24-hour racing can be an emotional experience, especially if something breaks. Bring any specific spares you might need (gear hangers, long-valved inner tubes, Di2 chargers, etc.) but also pack ‘pit kit’ such as a spare pair of shared wheels for a fast change between laps. While mini tools and C02 inflators rule on the circuit, in the Pit Garage, a decent work stand, a pair of wash buckets and a track-pump makes keeping your bike clean and dialled ready for the next lap easy.


Head torches are also super useful whether you’ve got a midnight mechanical, or you’re trying to put your bib shorts on the right way round in the dark (we’ve been there!) If you have the room, rollers or a turbo trainer are great for a quick warm up/down to keep cramp at bay as night turns to day.



If there’s one piece of advice the best 24-hour racers always share about clothing, it’s “take everything”. Be versatile with what you wear on the track: arm and leg warmers can be rolled up or down depending on conditions and thin shells can keep you surprisingly warm but still stuff into a back pocket. Pack all your shorts and socks too, as dragging stinking sweaty kit back on for another lap can be enough to crack the strongest resolve, and can rub you raw. We can’t recommend saddle cream highly enough in an endurance event – it can literally save your ass – and baby wipes are perfect for freshening up before laps.



Get your bike professionally serviced, lubed and running smooth in the weeks before the event. Check tyres are in good condition. Don’t be afraid to try small tweaks beforehand either. For example lowering tyre pressures to 90psi or switching 23c tyres for 25c can also add comfort and control you’ll really appreciate by the time dawn comes around or corners get damp with dew.

Resist the temptation to change anything significant for the race weekend. Being able to trust that your bike works perfectly is way more important than risking reliability for the sake of a handful of grams of drag or a few more watts at the rear wheel.



Revolve24 is a global series of 24-hour cycling relay races set at iconic motor circuits around the world. Officially launched at Brands Hatch – which will also play host to the first event on September 19-20 – the series will then embark on a world tour throughout 2016 including famous motor racing circuits in the USA, France, Spain, Portugal and Canada. Full details of Revolve24 at

Apparel Featured Reviews

Quoc Pham Hardcourt Mid

Quoc Pham Hardcourt MidCyclo have long been fans of Quoc Pham, purveyors of ‘classically-inspired, hand-lasted cycling shoes’, but despite trying a few varieties, we’ve never tested a pair of the Bike Polo inspired ‘Hardcourt’. We decided to put that right…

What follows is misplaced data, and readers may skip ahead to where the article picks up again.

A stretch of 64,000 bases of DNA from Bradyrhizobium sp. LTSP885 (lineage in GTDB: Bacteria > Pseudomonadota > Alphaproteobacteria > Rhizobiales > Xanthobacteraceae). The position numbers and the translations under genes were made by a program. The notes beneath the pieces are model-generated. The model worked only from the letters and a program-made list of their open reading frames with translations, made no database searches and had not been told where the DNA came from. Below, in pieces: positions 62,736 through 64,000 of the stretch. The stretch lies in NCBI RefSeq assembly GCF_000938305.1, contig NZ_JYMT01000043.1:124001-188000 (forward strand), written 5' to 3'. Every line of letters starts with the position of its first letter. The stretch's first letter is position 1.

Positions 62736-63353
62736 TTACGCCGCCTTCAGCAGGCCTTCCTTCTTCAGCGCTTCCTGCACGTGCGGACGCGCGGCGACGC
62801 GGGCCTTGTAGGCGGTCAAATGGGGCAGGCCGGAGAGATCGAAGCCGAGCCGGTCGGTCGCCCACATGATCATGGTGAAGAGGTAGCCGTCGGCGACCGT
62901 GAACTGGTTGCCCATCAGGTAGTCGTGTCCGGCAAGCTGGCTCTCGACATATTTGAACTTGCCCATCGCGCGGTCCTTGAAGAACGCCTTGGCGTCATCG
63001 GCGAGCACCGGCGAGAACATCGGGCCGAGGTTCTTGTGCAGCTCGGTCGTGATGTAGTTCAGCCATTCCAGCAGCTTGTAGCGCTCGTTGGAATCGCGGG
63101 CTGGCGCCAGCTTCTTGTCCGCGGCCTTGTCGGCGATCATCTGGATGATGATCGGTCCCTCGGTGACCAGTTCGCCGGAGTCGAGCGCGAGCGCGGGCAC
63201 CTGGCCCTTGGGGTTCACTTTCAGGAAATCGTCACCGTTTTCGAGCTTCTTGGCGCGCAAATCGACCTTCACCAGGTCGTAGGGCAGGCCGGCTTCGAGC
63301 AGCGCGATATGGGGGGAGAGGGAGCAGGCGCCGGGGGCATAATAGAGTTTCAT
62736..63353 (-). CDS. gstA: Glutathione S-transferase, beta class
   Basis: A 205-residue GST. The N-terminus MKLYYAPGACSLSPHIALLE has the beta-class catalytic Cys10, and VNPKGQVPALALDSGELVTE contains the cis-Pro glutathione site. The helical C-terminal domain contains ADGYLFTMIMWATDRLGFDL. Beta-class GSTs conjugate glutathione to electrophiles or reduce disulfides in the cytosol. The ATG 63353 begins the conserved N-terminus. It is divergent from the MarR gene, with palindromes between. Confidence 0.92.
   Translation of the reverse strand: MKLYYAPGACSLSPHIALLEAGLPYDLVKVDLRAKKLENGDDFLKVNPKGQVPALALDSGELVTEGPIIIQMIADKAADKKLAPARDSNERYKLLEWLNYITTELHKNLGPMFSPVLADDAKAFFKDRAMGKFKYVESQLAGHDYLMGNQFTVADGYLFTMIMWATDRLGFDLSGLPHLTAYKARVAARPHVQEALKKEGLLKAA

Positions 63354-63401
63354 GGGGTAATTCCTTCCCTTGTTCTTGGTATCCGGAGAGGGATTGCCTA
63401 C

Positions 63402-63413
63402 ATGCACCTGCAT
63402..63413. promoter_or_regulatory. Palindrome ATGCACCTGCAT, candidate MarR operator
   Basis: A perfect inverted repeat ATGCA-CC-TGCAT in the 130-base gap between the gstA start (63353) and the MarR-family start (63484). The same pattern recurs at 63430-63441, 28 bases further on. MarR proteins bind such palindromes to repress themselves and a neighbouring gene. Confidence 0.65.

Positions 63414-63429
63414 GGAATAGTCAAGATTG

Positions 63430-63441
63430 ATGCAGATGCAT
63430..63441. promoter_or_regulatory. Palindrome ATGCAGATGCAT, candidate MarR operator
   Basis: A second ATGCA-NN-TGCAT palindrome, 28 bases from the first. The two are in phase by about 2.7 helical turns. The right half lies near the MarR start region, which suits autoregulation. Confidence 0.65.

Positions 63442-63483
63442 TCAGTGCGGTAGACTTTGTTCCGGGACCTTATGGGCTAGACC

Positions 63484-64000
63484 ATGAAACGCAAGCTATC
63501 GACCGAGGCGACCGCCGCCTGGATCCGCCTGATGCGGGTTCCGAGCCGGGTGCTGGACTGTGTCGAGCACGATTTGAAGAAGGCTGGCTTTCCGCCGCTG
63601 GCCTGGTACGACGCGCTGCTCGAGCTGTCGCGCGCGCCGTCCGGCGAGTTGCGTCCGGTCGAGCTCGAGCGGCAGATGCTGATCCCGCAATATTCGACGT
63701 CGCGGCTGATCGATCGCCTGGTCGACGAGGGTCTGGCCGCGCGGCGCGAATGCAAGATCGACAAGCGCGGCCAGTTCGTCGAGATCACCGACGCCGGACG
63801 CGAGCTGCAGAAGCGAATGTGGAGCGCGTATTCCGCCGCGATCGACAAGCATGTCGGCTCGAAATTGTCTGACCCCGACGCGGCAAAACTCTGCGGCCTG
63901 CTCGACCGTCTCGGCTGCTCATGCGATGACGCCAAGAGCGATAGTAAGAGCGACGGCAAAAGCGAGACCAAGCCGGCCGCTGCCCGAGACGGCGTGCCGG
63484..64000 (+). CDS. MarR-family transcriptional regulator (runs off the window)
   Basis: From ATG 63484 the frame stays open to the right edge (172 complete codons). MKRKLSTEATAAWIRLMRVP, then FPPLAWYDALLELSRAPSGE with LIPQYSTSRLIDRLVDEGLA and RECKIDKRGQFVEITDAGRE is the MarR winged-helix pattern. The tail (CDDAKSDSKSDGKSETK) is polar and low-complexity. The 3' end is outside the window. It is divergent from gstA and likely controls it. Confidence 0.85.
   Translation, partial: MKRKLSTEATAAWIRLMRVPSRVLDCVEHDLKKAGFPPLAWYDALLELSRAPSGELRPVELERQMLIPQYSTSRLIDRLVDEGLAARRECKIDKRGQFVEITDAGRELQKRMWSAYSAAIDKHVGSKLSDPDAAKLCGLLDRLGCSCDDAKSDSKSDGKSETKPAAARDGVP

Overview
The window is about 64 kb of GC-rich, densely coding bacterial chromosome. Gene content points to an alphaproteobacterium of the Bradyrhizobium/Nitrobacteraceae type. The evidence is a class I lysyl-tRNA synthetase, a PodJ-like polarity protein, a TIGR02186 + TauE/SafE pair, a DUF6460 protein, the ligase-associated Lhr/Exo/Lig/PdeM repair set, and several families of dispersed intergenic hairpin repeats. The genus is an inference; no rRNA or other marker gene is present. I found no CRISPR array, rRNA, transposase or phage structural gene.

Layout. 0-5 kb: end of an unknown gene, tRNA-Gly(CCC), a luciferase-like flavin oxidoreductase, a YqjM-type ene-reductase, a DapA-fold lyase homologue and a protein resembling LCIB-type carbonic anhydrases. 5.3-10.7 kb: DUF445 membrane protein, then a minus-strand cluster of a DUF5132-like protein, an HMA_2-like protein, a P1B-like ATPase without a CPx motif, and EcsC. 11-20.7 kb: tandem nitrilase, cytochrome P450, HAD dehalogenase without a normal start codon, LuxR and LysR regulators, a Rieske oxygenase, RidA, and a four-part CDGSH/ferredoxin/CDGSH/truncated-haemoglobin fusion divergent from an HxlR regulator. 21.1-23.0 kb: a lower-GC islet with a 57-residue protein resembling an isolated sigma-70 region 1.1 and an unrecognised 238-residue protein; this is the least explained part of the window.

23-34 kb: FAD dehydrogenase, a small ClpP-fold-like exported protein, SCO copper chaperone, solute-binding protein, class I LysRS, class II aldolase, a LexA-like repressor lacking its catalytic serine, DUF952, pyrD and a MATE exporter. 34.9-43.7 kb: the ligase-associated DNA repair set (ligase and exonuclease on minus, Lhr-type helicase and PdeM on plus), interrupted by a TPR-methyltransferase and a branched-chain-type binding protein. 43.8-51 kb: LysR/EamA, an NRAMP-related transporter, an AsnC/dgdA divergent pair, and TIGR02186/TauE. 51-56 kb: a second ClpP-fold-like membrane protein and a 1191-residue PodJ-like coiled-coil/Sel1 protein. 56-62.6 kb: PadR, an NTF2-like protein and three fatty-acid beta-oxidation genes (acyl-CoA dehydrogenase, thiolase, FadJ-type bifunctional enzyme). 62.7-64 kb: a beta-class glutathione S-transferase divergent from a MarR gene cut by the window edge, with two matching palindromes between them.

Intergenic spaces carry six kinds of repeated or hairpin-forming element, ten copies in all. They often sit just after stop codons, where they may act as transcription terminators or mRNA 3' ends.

Known for SPD compatible classic leather shoes the Hardcourt is the company’s only departure into Nylon. The Hardcourt comes in ‘Low’ and ‘Mid’ models, with the Mid offering a higher, desert boot-like, shape and the Low more easily passing for a rather smart pair of minimalist trainers. We road tested the Quoc Pham Hardcourt Mid for a week using various SPD equipped bikes.


Quoc Pham Hardcourt MidThe company claims that it provides ‘style, comfort and functionality in ways that allow cyclists to seamlessly transition from cycle to sidewalk to office.’ In the case of the Hardcourt that holds true; the black on black styling will go with pretty much anything you’re wearing. Off the bike the heavily recessed soles mean you soon forget you are wearing anything but a normal, very comfortable, pair of boots.


Fitting the SPD clips on the sole was effortless with everything you need supplied in nice orange cloth ‘after care’ bag. The reflective strips on the heel are a nice touch, although they came a little scuffed out of the box.


However, it’s on the bike that they really shine. That’s down to two factors – the fit and the sole. The Mid offers seven lace eyelets so that you can pull the body of the shoe as tight as you like and it stays that way; the padding on the upper panels add to the comfort levels. The hardened mid-sole showed zero flex, and gave a secure and effortless pedal action.


Quoc Pham Hardcourt MidThe shoe softened and ‘broke in’ after just a few days constant wear, stayed snug, was wind resistant but stayed cool even with prolonged use. However, bear in mind that this boot is water ‘resistant’ not waterproof. In heavy rain water will seep through the tight weave and soak your feet.


The price of £159 is a little higher than competitors such as Chrome and DZR although neither produces an SPD shoe that directly compares.


So, if you are looking for a casual, low maintenance, boot for sports or urban hops the Quoc Pham Hardcourt Mid does the job in a comfortable, functional way. Rumour has it that each pair takes a day to make. Judging by the quality of materials and attention to detail that wouldn’t surprise us.


Further detail and online purchase of the Hardcourt and the full range of Quoc Pham shoes can be had at

Extras Featured Reviews


pOcpacKeeping belongings dry on the bike is a perennial problem and one to which the pOcpac may well have the solution. If legend (or marketing) is to be believed, two brothers from South Africa – both engineers and keen mountain bikers – were out one day in the bush and caught in a torrential downpour that soaked everything in their saddlebags and pockets. They noticed that the only thing unaffected was the water in their camelbaks and so the pOcpac was born.


The pOcpac range of sealable bike packs are made from recyclable (though not actually recycled) material which has both memory and elasticity, meaning the cases can be filled to the brim and still close effortlessly. The closure is achieved via a fairly standard looking zipped press-seal, but unlike many fastenings of this type TriGear has encountered they stayed firmly and reassuringly shut however much we tried to over-stuff the packs.

The pOcpac is available in a range of sizes and even smartphone specific flavours; a neat and functional solution that do one thing and do it extremely well. An obvious benefit is that they can be slipped into a jersey lumber pocket; neatly hold everything together in one place (and keeping them dry as a bone) without the need for saddle- or seatpost bags.